Listed here are the books and websites referenced in product descriptions, blog posts, or elsewhere on this website. All of these resources are recommended for those interested in learning about vintage costume jewelry.
Antique Jewelry University.
Although this encyclopedic website focuses on fine jewelry, much of the information is useful to costume jewelry collectors. Included is a glossary of terminology, the history of particular types of jewelry, explanations of manufacturing methods, articles on decorative styles/periods, and lists of collections and exhibitions.
Becker, Vivienne. Fabulous Costume Jewelry: History of Fantasy and Fashion in Jewels.
Schiffer Publishing Ltd., 1993.
Covering the Georgian period through the 1980s, this volume discusses costume jewelry within the context of fashion and women’s roles through history.
Bell, C. Jeanenne. Answers to Questions About Old Jewelry, 1840 – 1950. 8th ed. Krause Publications, 2014.
The first section of this essential text on fine and costume jewelry is devoted to each design period. Included is information on what happened in England and the U.S., how people lived, and what they wore during each era, as well as photographs of jewelry types and materials. The seventh chapter covers findings, design motifs, materials, and embellishments in the context of clues for dating jewels. The second section discusses different types of metals and stones, manufacturing and construction techniques, and makers’ marks.
Brunialti, Carla Ginelli and Roberto Brunialti. American Costume Jewelry: Art & Industry, 1935-1950. Vol. 1, A-M; Vol. 2, N-Z. Schiffer, 2008.
These two volumes, the result of the authors’ 20 years of impeccable research, study, and collecting American vintage costume jewelry, are required reading for anyone interested in the subject. Included are nearly 1,000 photographs; over 700 illustrations of patents, advertisements and historic photos; and detailed information on patents, makers, and their marks.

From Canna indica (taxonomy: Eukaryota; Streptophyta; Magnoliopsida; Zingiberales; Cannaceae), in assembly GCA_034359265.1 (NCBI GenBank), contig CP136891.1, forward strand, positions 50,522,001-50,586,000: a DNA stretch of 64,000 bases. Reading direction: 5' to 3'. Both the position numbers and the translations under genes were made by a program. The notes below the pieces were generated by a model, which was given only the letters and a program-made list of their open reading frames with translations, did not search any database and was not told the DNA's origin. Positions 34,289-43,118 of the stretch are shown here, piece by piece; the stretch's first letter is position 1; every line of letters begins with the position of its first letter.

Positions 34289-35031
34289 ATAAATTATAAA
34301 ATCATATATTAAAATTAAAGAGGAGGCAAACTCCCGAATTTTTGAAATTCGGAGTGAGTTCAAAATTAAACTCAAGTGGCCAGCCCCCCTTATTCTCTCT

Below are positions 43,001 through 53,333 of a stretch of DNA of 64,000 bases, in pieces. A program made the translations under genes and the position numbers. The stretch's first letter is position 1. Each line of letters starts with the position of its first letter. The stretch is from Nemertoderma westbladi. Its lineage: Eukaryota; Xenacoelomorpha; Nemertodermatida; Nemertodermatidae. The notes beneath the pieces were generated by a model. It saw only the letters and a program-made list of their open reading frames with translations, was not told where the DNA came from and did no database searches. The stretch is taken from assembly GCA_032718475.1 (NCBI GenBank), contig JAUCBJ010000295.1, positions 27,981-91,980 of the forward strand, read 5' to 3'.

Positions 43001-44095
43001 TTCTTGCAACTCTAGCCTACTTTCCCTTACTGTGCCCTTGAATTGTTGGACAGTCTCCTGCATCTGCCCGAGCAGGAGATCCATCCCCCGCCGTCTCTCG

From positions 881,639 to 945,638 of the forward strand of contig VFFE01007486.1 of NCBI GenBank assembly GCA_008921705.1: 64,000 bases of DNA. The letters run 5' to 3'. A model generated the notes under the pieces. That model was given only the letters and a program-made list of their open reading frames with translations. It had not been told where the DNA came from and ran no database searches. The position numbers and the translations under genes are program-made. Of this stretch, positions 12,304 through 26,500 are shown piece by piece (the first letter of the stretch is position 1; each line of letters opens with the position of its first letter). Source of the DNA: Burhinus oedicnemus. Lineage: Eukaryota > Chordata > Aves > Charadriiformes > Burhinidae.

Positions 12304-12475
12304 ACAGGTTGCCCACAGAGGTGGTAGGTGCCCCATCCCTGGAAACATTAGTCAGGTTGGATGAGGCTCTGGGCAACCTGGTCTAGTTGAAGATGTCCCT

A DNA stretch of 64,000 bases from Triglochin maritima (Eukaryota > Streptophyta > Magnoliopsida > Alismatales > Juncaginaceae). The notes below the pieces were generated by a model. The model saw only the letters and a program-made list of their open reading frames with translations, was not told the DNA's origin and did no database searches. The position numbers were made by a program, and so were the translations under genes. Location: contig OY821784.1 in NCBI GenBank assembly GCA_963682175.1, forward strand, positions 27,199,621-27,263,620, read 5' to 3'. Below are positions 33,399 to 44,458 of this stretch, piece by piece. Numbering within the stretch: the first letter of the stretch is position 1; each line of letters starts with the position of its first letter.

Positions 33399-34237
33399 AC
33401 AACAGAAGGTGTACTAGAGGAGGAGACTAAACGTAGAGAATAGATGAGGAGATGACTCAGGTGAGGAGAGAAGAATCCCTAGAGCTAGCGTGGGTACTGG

Moro, Ginger. European Designer Jewelry. Schiffer, 1995.
This well-researched, invaluable volume covers 20th-century designer jewelry in 13 countries of Europe and Scandinavia. Three types of jewelry are discussed within the context of national characteristics: hand-crafted, limited-edition artists’ jewelry, fashion jewelry created for haute couture, and mass-produced costume jewelry. This book is another must read.
Newman, Harold. An Illustrated Dictionary of Jewelry. Thames and Hudson, 1981.
An authoritative and scholarly work, this dictionary covers terminology pertaining to jewelry and jewelry making, descriptions of gemstones and their characteristics, and brief biographies of designers and makers of fine jewelry.
Proddow, Penny, Debra Healy and Marion Fasel. Hollywood Jewels: Movies, Jewelry, Stars. Abrams, 1992.
Often referenced in my Jewelry in the Movies series, this title is my go-to source for information about fine jewelry owned and worn by Hollywood’s biggest film stars.
Rainwater, Dorothy T. American Jewelry Manufacturers. Schiffer, 1988.
This compilation of jewelry trademarks and manufacturers from old editions of trade journals and their related directories was a ground-breaking work. A glossary is included. Although some of the information is incomplete or inaccurate, based on more recent findings, this work was the first to document makers and their marks in a single volume.
Romero, Christie. Warman’s Jewelry. 3rd edition. Krause Publications, 2002.
This “field guide” to styles and types of fine and costume jewelry covers the late 18th century through the 1970s, with an emphasis on the U.S. Some information on Mexico, the Scandinavian countries, and Europe is included. The unique “Timeline” includes historical events, discoveries, and inventions that help to provide a context when dating jewelry. The appendices include marks on metals, makers’ marks (for 20th-century American, Mexican silver, and Scandinavian manufacturers/designers), basic hallmark identification, references for further information, and a glossary. The author was a world-renowned jewelry historian, and this edition was her last before her untimely death.
Stringfield, Dotty and Pat Seal. Illusion Jewels Presents: Researching Costume Jewelry.